3 Unique fall festivals in Guatemala

If you’re traveling to Guatemala this fall, you’re in luck. Three of the country’s most unique fall festivals take place in November and December and guarantee a genuine look at local life. Join the crowds outside of Antigua as giant kites are flown through the sky, travel to the remote, northwestern town of Todos Santos for its famous horse races, or head to Chichicastenango to help the city celebrate its patron saint. We consulted with Viaventure guide and festival expert, Jane Henwood de Garcia, to get the insider tips that will ensure you have a great time. Everyone’s invited—we’ll see you there.

 The Festival of the Giant Kites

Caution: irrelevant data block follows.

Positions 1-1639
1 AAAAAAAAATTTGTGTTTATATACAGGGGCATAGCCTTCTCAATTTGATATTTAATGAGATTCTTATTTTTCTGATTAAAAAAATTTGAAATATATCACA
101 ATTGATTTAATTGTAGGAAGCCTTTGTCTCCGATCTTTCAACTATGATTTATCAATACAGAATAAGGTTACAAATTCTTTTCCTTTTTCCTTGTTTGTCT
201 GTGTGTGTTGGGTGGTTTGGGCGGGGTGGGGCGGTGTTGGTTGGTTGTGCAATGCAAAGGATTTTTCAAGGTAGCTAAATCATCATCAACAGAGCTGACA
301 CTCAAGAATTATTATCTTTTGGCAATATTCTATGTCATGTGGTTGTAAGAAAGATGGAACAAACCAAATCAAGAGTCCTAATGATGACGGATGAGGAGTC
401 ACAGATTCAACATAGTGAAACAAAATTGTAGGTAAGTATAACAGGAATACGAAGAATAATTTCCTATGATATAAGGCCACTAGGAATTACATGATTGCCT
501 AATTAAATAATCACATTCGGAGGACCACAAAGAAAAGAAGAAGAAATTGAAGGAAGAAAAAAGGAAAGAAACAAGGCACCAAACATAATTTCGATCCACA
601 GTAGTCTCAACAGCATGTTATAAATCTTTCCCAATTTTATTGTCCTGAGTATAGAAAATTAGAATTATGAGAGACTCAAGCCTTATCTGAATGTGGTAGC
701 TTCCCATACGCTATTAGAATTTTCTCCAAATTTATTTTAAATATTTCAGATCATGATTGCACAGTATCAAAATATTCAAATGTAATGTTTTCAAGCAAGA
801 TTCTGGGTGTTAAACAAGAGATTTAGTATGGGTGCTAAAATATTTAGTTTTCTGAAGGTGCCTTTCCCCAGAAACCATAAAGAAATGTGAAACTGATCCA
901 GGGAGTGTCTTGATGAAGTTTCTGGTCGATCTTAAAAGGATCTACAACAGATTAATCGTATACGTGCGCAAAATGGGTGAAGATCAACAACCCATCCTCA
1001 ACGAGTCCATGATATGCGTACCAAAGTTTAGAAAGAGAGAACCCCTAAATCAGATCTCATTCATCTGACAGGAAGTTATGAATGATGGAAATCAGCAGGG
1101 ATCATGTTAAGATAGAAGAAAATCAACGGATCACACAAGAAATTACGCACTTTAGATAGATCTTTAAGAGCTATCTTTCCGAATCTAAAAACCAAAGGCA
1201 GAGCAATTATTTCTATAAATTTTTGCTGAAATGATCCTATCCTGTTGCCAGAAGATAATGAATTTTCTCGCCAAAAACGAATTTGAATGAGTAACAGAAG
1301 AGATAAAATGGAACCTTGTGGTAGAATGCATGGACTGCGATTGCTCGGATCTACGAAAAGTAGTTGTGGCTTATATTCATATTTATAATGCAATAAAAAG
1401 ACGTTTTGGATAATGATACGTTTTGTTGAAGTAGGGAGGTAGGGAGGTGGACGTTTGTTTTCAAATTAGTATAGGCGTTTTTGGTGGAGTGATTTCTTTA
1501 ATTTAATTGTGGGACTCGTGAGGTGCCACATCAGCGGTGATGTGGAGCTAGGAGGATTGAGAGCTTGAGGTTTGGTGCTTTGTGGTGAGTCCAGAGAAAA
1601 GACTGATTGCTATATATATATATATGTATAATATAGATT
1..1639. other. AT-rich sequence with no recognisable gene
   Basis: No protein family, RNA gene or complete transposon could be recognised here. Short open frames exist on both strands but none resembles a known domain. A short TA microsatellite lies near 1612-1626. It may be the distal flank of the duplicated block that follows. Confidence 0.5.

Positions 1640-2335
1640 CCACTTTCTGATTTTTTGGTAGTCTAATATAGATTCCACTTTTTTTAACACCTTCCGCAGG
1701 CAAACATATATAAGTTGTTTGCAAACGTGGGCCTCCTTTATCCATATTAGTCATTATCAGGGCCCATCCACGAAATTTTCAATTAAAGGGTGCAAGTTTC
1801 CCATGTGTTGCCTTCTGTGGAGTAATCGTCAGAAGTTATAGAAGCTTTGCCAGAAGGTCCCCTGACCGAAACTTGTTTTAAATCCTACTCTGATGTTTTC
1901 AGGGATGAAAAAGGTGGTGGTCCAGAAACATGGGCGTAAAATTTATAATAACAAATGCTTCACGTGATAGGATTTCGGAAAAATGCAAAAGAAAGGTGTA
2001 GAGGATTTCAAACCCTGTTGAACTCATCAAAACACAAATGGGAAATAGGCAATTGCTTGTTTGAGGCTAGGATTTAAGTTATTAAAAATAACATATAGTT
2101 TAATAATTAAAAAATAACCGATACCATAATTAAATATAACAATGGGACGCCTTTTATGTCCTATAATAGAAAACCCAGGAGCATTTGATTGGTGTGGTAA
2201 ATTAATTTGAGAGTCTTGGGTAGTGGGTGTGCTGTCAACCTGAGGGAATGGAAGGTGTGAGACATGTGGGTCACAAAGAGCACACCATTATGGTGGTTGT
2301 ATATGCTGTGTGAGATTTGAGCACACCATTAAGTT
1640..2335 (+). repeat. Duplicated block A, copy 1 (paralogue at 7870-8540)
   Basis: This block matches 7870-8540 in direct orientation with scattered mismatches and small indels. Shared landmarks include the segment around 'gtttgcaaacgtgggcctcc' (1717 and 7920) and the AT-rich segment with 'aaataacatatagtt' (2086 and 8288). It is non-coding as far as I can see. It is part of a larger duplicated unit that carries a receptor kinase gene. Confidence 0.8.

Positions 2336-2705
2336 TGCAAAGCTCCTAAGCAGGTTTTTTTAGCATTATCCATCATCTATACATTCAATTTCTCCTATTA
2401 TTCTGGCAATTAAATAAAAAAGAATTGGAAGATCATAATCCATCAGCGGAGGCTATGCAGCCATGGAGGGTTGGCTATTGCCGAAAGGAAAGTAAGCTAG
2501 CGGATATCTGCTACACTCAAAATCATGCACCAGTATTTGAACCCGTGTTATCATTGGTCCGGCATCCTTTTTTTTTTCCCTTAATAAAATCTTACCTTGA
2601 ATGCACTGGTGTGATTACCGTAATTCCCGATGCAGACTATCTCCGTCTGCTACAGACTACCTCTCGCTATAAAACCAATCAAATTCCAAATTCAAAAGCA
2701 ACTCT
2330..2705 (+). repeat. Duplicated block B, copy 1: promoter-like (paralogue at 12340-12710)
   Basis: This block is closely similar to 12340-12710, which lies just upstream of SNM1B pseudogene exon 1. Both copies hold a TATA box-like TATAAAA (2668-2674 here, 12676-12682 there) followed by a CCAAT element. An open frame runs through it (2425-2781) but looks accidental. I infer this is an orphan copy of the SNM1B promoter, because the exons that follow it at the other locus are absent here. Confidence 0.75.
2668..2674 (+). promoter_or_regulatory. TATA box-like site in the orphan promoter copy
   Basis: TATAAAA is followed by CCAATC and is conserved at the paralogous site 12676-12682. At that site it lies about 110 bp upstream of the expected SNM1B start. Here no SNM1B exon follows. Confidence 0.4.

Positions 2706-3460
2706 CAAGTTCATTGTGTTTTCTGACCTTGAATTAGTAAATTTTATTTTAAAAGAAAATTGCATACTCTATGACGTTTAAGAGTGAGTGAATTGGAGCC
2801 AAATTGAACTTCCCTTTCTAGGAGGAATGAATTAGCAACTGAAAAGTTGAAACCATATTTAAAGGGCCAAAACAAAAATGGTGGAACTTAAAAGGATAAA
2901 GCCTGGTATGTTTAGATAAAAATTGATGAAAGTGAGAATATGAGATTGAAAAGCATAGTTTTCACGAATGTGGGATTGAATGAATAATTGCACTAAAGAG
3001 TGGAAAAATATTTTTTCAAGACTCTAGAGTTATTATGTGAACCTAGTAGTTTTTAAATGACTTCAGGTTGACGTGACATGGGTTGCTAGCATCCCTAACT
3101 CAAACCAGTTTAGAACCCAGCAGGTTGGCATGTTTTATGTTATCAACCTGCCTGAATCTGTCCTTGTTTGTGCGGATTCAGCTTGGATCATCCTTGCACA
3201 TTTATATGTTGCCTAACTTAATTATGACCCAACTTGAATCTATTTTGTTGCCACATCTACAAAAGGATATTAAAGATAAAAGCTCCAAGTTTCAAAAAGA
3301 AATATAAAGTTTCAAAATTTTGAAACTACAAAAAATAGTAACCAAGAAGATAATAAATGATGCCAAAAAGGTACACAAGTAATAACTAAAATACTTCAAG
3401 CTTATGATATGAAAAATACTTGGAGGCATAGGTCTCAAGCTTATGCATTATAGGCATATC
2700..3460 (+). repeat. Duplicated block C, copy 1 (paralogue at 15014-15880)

Each year, the towns of Santiago Sacatepéquez and Sumpango host La Feria de Barriletes Gigantes, or the Festival of the Giant Kites, during which huge, colorful kites are flown above the local cemeteries. These delicate works of art—some of which can reach up to 20 meters (65 feet) across—are constructed out of bamboo, tissue paper, glue sticks like the ones at Glue Guns Direct, and string and feature elaborate designs that differ from year to year.

You’ll see collages of geometric shapes, the patterns of tradition dress, and social messages conveyed with images. These designs are kept top-secret until the day of the festival, when the kites are fully assembled and slowly raised up above the heads of the crowd. “My favorite part is when the huge kites are lifted up,” says Jane. “Partly because of the teamwork involved—the kites are so big that different groups of kite-makers have to help each other out—and partly because it’s the culmination of many months of work.” Although the biggest kites never leave the ground, tons of other kites—some measuring up to six meters (20 feet) across—are flown by groups of families and friends.